I let this dry thoroughly over night before varnishing.
Pretty much the same procedure as the gel varnish except for the second/last wipe down/buff.
The finial is a bit glossier as I stained, varnished, and buffed the piece with the lathe spinning. It being round it catches the light more easily.

The curves in the center piece were cut out with my jig saw. ;~) I printed out a full scale pattern, taped the pages together, and used a glue stick to glue the pattern down to the wood blank. I only applied the glue stick to the backside of the lines. I cut out the curves to within about 1/8" of the line and then used my oscillating spindle sander to remove material up to the line on the pattern.
I cut all the straight and angled lines with my track saw.

Add pictures here
<% if( /^image/.test(type) ){ %>
<% } %>
<%-name%>
Add image file
Upload
On 8/27/2014 4:12 PM, Leon wrote:

Thanks. Allowing for the ingenuity of fools, would you call this method (almost) foolproof? It seems simple enough. What about dust nibs? Since you wipe off the excess with each step, are these less of a problem? Do you do any sanding/steel wooling between coats? Do you do any buffing after the last coat is dry?
--
This email is free from viruses and malware because avast! Antivirus protection is active.
http://www.avast.com
  Click to see the full signature.
Add pictures here
<% if( /^image/.test(type) ){ %>
<% } %>
<%-name%>
Add image file
Upload
On 8/27/2014 8:19 PM, Greg Guarino wrote:

I forgot to mention with gel stains and varnishes dust is really not an issue. It is not unusual for sawdust to blow on a freshly applied and buffed surface, just blow it off. I even apply the gel stain or varnish to one side of a panel and flip it over and to the other immediately. I don't worry about dust at all.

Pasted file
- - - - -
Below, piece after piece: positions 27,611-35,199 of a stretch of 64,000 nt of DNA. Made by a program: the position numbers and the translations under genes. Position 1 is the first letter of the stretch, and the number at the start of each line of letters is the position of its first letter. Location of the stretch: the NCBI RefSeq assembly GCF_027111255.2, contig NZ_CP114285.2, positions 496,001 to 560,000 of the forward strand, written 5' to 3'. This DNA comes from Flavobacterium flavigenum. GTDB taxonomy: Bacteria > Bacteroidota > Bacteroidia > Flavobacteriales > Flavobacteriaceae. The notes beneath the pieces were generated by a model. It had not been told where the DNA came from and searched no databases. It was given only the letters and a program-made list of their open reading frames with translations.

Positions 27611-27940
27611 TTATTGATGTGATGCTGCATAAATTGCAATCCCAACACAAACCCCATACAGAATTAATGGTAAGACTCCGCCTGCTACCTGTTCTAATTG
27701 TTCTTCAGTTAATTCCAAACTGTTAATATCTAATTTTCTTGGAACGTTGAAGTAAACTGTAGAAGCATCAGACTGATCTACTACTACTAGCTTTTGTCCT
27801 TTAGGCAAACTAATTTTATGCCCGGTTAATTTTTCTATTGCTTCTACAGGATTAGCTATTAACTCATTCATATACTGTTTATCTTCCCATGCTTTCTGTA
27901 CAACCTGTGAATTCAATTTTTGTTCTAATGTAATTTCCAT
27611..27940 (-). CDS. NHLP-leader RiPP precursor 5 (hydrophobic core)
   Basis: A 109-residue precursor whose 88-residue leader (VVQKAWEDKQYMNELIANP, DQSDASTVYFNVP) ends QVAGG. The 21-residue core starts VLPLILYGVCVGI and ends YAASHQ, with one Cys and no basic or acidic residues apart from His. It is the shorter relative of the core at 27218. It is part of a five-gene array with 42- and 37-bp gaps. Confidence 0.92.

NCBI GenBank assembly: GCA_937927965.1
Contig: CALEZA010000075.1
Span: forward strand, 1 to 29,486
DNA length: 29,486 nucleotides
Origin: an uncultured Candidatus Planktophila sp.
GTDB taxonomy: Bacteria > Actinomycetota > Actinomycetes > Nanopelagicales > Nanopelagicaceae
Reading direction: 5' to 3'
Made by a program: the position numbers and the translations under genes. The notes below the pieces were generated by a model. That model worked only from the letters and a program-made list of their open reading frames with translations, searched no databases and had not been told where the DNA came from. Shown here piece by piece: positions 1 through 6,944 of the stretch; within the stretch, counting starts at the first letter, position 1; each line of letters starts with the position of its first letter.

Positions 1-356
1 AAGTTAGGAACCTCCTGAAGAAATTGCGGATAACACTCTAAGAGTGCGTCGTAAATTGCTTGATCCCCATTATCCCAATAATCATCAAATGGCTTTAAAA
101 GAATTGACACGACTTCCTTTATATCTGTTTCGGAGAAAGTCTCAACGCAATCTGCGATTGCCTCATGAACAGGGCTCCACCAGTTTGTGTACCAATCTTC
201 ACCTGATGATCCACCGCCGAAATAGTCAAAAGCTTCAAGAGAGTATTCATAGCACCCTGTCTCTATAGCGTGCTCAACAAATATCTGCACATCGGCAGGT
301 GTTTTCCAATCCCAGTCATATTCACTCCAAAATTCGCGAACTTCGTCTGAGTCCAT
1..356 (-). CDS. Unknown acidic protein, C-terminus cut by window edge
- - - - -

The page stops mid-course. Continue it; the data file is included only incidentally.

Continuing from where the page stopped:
It is pretty much fool proof providing you wipe the applied stain or varnish "immediately". It starts setting up pretty quickly and your rags will stick to the surface if you don't wipe off the excess and buff with a second clean rag immediately.
No sanding between coats. If you end up with any dust nibs you simply let the last coat surface cure for a few days and gently rub them out with a piece of printer paper or grocery store bag paper wrapped around a block of wood. That will normally give yo a baby butt smooth surface.
Once you learn to apply the gel stains and varnishes you may never use anything else. I switched about 25 years ago and seldom use anything else.
One odd thing about gels varnishes however, I have only seen them in satin sheen's. If you want gloss you need to go with a liquid gloss varnish.
Remember, read the instructions. With Old Masters gel varnish, wipe on a 1~2 sq.ft. area quickly and immediately wipe off the excess, then immediately with a clean rag buff out the surface. Iuse Scott's blue paper shop towels for every step. You will find yourself rebuffing previously covered areas at the overlap locations. If you feel any drag what so ever when wiping off excess or buffing you are not starting those steps soon enough after applying the varnish. I can't stress "immediately" enough. If you saw my video you see that I don't wait for any of the steps. You will need a minimum of 2~3 coats of varnish and or until you get a consistent sheen.

Add pictures here
<% if( /^image/.test(type) ){ %>
<% } %>
<%-name%>
Add image file
Upload

Site Timeline

HomeOwnersHub.com is a website for homeowners and building and maintenance pros. It is not affiliated with any of the manufacturers or service providers discussed here. All logos and trade names are the property of their respective owners.